The recent election and subsequent cabinet level nominations, especially in education, are cause for alarm on many levels. As members of URBAN Philadelphia, we want to provide the space for educators, parents, and concerned residents to engage in conversation about how we can collectively address the challenges that are in store for public education in our city. Please see information on this event below. We hope to see you there. Continue reading
Join us for OUR 7th Season of Critical PAR Institutes!
The Critical Participatory Action Research Institute is designed to introduce the theory, methods, and ethics of critical participatory action research (PAR) to graduate students, faculty, and members of community based organizations. Through seminars, roundtables, and hands-on workshops with experienced researchers, participants gain the necessary skills and knowledge to integrate a critical PAR approach into their scholarship, research, and/or organizing.
Learn more here!
The URBAN newsletter is now available here, and it includes updates about national URBAN events and node activities during the 2015 – 2016 academic year.
Urban Research-Based Action Network (URBAN) Gathers for Third National Meeting at The Graduate Center of the City University of New York
On Thursday, March 31st and Friday, April 1st, nearly one hundred scholars, activists, and artists gathered for the third national URBAN conference at the CUNY Graduate Center: Critical Solidarities and Multi-Scalar Powers. Continue reading
The URBAN network continues to expand with the formation of the Hartford node, chaired by Dr. Paige M. Bray, Director of the center of Learning and Professional Education under the Institute for Translational Research http://www.hartford.edu/enhp/community/itr/learning/. The creation of the Hartford URBAN node offers the opportunity to expand connections within academic and community-based arenas for collaborative purposes. Establishing a formal link between Urban Research-Based Action Network (URBAN) and Institute for Translational Research further vitalizes our existing interdisciplinary res
You can follow the Hartford node on twitter: Follow @URBAN_Hartford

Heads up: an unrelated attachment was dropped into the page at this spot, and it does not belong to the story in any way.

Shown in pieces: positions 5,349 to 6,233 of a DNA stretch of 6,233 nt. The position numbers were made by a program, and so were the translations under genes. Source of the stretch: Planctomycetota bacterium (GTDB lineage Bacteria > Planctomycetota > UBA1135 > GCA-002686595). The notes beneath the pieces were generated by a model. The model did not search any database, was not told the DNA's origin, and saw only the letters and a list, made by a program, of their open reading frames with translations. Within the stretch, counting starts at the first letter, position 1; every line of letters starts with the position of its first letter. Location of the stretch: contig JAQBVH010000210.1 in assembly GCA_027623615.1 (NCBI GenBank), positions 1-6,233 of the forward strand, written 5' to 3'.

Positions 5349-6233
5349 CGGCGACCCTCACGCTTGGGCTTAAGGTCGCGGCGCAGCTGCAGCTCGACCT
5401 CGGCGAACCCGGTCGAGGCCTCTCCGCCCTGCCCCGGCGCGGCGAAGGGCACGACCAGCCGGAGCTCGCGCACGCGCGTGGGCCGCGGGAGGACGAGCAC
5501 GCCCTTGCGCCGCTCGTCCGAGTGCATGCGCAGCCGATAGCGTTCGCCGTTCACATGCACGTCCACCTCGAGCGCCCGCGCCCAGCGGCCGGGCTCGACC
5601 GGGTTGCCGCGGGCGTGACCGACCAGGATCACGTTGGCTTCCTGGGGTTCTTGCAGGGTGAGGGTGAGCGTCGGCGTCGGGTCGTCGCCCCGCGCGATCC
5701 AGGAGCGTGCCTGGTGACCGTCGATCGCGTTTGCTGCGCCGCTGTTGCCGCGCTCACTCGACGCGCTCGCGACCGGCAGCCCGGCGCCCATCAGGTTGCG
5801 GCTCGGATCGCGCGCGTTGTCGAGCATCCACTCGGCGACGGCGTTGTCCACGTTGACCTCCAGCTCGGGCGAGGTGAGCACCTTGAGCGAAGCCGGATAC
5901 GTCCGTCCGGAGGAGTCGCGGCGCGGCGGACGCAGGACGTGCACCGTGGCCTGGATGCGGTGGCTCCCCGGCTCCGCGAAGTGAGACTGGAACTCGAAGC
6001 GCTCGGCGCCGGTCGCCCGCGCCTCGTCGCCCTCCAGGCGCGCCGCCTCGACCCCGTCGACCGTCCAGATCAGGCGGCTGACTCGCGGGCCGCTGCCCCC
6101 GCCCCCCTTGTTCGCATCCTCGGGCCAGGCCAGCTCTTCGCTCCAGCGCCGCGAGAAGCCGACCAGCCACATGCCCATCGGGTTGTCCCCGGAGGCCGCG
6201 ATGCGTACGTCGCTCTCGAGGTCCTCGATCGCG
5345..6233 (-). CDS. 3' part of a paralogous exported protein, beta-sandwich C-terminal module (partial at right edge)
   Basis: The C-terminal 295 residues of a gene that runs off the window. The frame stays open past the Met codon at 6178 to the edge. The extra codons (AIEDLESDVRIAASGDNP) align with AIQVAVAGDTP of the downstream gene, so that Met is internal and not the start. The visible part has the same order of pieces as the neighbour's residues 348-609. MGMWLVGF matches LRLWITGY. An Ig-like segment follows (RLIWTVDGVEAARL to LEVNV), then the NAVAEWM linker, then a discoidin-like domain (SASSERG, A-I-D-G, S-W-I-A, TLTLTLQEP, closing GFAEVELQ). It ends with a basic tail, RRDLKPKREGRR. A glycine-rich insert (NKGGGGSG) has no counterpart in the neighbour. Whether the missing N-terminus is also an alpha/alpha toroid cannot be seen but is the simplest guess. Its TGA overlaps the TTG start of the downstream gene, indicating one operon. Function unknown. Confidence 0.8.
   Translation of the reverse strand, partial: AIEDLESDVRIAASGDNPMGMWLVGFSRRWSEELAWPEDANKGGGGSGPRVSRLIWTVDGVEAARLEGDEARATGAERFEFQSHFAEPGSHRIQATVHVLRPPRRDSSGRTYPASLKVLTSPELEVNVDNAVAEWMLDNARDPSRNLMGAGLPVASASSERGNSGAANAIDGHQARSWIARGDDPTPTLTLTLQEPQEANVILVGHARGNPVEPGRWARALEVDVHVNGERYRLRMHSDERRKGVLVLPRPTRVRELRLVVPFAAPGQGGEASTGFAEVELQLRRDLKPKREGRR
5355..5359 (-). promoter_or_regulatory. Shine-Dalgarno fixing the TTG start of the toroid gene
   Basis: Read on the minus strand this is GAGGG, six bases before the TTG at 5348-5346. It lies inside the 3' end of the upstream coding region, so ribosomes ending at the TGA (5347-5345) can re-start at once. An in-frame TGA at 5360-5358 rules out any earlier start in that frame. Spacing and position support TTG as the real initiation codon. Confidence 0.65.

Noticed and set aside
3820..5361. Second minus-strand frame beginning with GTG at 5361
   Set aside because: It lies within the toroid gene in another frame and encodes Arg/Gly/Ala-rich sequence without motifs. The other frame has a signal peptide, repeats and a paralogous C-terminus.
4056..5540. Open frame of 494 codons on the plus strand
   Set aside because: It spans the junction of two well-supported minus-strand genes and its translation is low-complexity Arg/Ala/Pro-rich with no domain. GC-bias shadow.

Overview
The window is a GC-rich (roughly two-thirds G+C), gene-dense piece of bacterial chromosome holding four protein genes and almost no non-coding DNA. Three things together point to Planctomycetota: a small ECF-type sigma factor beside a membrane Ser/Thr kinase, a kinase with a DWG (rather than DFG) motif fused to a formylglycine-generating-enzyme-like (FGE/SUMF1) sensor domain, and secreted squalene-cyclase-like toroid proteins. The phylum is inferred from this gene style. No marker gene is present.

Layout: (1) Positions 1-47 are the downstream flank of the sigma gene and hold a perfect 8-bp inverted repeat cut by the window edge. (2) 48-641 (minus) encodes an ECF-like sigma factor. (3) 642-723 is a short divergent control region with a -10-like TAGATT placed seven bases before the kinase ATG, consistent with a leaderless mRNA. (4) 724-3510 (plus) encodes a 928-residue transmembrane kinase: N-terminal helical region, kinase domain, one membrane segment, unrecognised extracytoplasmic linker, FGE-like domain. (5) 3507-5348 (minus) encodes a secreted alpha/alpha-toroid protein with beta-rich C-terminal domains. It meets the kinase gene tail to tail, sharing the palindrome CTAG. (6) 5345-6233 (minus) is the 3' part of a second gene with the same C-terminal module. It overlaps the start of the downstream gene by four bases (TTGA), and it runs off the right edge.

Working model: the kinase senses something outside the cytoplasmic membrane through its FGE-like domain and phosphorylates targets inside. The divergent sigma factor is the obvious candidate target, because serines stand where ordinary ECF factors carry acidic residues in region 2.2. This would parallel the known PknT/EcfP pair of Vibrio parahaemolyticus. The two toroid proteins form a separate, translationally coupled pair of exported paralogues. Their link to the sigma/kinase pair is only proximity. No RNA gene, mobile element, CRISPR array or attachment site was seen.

URBAN Boston node continues to bring researchers and community members together to work on mutual areas of interest including but not limited to health, housing, education, transportation, and the ability for community members to use diverse data sources and analytic methods to devise evidence-based interventions. Through monthly eblasts and other communications, the Boston node is working to connect the Boston community around engaged research and action. Continue reading
From Youth Organizers to Social Justice Activists? Experiences of Youth Organizers Transitioning to Adulthood documents the experiences of former youth organizers in Boston and identifies the ways in which they stay connected to social justice work as young adults. This report also discusses the challenges of staying connected to social justice work and recommends ways that youth organizing groups can help their alumni stay connected to social justice work as they transition into young adulthood.
This report is the product of a collaborative research partnership between the University of Massachusetts, Boston and three youth organizing groups in Boston: the Boston-area Youth Organizing Project (BYOP), Roxbury Environmental Empowerment Project (REEP), and The City School. The UMass Boston team included five doctoral students that participated in the Practicum in Community-Based Research course offered in the Department of Public Policy. This course is taught by Prof. Mark Warren, chair of URBAN Boston and co-chair of national URBAN.
In an open letter to the School Reform Commission (SRC) of the School District of Philadelphia, several Philadelphia-area faculty members raise concerns over the plans to privatize three elementary schools. The letter questions the process by which the SRC decided on privatization, as it excluded parents and communities who prefer neighborhood schools, and the rationale that poor student performance drives privatization.
On Friday, November 13th and Saturday, November 14th, over fifty scholars and activists from the Urban Research-Based Action Network (URBAN) gathered for their second national conference at the University of Massachusetts, Boston.
Gilda Ochoa, Professor of Chicana/o-Latina/o Studies and Sociology at Pomona College, reflects on the conference: Learning from the Contradictions: A Critical Reflection on Collaborative Action-Research.
On Friday, November 13th and Saturday, November 14th, over fifty scholars and activists from the Urban Research-Based Action Network (URBAN) gathered for their second national conference at the University of Massachusetts, Boston. This gathering was sponsored by the Spencer and W.T. Grant Foundations.
Mark R. Warren, associate professor in the Department of Public Policy and Public Affairs at the McCormack Graduate School and national co-chair for URBAN, organized the conference along with Lindsay Morgia, a PhD student in the Public Policy department, and members of the URBAN conference planning team. Planning team members include John Diamond at University of Wisconsin, Tim Eatman of Syracuse University, Ron Glass of UC Santa Cruz, Michelle Fine of the CUNY Graduate Center, and Celina Su of the CUNY Graduate Center. Continue reading